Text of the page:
Brandon W. Manter picked up a guitar to learn how to play when he was just 10 years old.
Nine years later, after developing his talent by playing gigs around the Cape and southeastern Massachusetts, the 19-year-old is headed to Nashville, where he hopes to kick his professional music career into high gear.
Mr. Manter will be going to the Volunteer State and Music City next month to record some of his music with Dean Miller Entertainment. Dean Miller is the son of country-pop music icon Roger Miller, of “King of the Road” fame.
“Dean had just messaged me on Instagram one day, out of nowhere,” Mr. Manter said. “I didn’t think it was real at first.”
Sure enough, though, it turned out to be Mr. Miller. Apparently, the music producer had seen Mr. Manter’s Instagram page and listened to some of his songs. The two started exchanging emails, and Mr. Miller said he was looking to work with new talents who are getting started in their music careers, Mr. Manter said.
“He was interested in recording some songs,” Mr. Manter said. “I sent him a couple of demos, he said he liked the songs and he wanted to talk to me more, see what direction they would go in.”
Among the country music stars that Mr. Miller has worked with are Dolly Parton, Willie Nelson, Trace Adkins, Trisha Yearwood and George Jones.
Mr. Manter said that he has not settled on an exact date yet when he plans to make the move to Nashville. He and Mr. Miller will likely be deciding on that during a Skype session this week, he said.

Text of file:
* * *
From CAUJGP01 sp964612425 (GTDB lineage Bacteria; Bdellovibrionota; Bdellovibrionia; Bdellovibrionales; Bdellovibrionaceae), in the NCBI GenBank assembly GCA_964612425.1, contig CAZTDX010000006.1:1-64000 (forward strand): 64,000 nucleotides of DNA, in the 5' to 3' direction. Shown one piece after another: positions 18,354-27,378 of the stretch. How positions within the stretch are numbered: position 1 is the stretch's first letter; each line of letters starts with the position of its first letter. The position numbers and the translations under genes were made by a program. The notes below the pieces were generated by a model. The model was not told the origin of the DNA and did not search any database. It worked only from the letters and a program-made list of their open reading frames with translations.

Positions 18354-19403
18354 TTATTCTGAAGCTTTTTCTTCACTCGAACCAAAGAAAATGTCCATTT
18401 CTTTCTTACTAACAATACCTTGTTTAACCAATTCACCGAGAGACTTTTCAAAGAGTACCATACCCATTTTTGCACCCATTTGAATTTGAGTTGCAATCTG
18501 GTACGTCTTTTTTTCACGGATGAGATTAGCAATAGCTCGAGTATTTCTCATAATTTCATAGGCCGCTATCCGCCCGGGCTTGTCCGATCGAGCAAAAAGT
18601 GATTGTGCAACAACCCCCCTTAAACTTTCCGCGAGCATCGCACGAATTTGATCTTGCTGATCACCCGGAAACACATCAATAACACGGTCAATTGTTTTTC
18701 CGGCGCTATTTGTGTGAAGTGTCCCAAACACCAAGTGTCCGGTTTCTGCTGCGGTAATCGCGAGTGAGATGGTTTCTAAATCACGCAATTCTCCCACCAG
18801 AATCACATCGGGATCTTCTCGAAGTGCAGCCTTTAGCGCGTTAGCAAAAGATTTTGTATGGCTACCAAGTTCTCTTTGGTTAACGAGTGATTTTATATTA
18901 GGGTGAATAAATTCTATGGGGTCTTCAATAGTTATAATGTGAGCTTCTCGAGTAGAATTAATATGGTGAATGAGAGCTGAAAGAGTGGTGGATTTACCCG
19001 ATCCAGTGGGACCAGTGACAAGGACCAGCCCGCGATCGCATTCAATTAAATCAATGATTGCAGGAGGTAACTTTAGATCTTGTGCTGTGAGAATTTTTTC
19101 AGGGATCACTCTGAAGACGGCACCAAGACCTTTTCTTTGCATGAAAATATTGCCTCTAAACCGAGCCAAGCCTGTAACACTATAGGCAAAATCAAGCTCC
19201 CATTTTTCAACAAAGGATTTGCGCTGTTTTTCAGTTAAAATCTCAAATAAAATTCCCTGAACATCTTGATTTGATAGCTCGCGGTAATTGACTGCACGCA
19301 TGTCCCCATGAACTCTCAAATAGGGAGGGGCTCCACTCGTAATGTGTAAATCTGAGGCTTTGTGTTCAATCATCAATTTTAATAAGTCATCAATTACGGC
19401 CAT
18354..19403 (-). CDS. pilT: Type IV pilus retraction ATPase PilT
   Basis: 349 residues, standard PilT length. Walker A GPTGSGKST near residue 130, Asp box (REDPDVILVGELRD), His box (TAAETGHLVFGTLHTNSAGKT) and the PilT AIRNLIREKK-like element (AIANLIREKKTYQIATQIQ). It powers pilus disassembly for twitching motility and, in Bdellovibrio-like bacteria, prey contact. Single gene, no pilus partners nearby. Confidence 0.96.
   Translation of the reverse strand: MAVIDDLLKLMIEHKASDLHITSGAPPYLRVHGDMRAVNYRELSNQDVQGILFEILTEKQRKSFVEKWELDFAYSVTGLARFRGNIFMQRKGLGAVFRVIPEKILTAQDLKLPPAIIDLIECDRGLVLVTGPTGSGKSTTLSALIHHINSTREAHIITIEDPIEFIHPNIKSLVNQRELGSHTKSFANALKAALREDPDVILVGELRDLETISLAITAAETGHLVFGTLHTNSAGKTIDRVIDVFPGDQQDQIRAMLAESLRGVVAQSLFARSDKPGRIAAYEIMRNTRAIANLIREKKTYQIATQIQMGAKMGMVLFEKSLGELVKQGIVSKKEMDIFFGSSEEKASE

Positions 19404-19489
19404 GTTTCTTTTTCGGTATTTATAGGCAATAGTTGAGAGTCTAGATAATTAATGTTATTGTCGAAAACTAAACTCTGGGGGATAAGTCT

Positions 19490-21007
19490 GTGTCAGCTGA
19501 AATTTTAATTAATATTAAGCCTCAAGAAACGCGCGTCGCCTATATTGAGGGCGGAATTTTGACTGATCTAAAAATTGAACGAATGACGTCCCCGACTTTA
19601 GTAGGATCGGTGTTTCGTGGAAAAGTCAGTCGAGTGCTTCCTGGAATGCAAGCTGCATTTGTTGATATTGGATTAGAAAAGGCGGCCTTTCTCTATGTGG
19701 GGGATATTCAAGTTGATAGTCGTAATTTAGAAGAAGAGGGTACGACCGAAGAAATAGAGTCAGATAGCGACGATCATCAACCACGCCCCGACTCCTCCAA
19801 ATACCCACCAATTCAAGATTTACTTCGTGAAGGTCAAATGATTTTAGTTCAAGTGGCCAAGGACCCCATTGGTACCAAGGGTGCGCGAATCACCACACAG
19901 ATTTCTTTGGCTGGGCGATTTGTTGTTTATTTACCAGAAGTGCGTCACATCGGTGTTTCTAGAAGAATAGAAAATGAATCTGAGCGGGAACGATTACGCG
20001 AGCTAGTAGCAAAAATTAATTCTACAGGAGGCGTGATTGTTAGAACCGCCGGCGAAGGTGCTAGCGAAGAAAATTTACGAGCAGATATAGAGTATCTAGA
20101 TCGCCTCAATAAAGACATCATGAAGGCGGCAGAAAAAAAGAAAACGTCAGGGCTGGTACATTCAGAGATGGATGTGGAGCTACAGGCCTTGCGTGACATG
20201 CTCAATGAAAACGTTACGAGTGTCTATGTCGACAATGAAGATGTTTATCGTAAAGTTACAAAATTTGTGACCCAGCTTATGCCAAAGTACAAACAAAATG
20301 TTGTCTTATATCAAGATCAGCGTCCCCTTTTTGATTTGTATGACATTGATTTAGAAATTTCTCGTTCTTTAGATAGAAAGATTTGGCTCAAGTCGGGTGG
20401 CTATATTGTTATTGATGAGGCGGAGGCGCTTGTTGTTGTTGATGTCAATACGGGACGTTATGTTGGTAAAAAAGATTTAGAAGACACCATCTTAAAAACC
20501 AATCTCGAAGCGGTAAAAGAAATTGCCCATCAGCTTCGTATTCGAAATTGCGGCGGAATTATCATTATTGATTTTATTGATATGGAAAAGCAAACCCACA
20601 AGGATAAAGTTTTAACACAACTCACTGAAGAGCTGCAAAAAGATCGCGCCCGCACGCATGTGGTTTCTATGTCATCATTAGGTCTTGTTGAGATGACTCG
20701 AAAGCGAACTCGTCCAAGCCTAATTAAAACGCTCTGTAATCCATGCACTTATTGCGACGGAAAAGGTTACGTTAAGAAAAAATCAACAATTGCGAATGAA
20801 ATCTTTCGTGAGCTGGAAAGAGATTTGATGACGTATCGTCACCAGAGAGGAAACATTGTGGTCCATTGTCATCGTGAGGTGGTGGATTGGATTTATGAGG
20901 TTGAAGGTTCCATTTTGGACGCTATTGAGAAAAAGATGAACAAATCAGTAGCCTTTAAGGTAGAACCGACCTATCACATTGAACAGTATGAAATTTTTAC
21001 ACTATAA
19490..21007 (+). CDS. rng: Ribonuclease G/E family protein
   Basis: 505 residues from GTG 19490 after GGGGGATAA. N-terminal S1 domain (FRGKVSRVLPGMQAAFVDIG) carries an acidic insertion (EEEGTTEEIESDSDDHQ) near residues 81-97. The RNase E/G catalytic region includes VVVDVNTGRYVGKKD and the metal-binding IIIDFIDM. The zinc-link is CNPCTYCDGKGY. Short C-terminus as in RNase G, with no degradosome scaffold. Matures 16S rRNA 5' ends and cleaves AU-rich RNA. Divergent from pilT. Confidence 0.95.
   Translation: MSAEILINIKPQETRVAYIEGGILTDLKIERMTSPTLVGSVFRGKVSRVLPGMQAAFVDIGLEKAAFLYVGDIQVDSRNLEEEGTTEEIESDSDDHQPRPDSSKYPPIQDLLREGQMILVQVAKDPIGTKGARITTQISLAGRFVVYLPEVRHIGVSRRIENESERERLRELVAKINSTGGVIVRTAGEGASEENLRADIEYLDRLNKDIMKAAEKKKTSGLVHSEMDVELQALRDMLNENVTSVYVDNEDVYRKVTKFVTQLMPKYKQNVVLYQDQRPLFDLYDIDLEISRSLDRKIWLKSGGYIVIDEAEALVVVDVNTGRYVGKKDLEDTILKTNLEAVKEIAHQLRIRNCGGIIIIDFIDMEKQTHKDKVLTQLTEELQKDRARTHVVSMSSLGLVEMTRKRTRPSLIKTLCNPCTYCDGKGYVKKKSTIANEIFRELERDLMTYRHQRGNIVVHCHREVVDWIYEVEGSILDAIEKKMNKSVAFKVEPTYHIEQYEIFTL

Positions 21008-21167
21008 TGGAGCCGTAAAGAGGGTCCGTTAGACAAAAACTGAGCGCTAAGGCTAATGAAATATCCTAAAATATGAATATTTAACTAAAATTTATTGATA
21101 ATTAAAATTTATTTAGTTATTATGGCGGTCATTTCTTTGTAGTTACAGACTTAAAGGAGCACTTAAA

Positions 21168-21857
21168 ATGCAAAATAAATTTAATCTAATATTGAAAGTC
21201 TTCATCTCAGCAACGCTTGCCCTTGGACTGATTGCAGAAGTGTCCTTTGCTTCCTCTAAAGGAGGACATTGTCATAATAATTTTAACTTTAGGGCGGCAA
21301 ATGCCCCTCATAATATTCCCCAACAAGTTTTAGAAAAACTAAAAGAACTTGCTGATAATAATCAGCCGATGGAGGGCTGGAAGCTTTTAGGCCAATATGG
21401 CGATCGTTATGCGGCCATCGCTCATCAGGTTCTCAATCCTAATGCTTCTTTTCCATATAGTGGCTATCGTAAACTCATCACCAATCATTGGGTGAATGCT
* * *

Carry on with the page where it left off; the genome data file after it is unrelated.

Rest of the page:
“We’re going to talk about the songs,” he said, “and after we figure out what they want to sound like, and what people he has to hire to make that happen, we’re going to go down there and book some time.”
Turns out that Dean Miller's reaching out happened at a serendipitous time. Mr. Manter said that he and his mother, Lydia J. Manter, were planning on moving to Nashville in the near future anyway.
“Our goal was to go to Nashville and try to make this exact thing that’s happened, happen,” he said. “Nashville kind of found me first.”
A lifelong resident of Bourne, Mr. Manter graduated from Bourne High School in 2018 and immediately embarked on his music career, playing anywhere and everywhere he could find.
One of the first places he played in was the Buzzards Bay Tavern, and one of his favorite venues is Stomping Grounds. He has been a staple of the annual Homeless for the Holidays musical offerings, and performed at the Sagamore Inn.
He has also played at a couple of dozen places in Plymouth, he said. While he has a lot of performance experience to his credit, he admitted that he is still trying to find his "sound.”
“The direction I’m going in with at least the next couple of songs is kind of a pop-country type sound,” he said, “kind of like a crossover sort of thing, like Dani Shay and Justin Bieber kind of sounds, a 10,000 Hours song.”
When he began playing guitar, he said, his early influence was classic rock & roll, and guitar gods like Jimi Hendrix and Eric Clapton. Eventually, he moved into acoustic guitar and his influences shifted to newer pop artists, such as Ed Sheeran, Maroon 5 and Hunter Hayes.
“I could name a million,” he said. “It’s a little bit of everything. I’ve taken bits of pieces from each one.”
Mr. Manter said that he can play pretty much anything with strings, and that includes bass guitar and the ukulele. He has also played trumpet in a funk band, and guitar for a rockabilly band. He auditioned once for “American Idol” when the show had tryouts in Boston, but was not accepted, he said.
As for how he would define success for himself, Mr. Manter was very pragmatic in his approach. Being famous, he said, is not the ultimate measure.
“Being able to make a living doing what I want to do,” he said. “You can be successful without being famous.”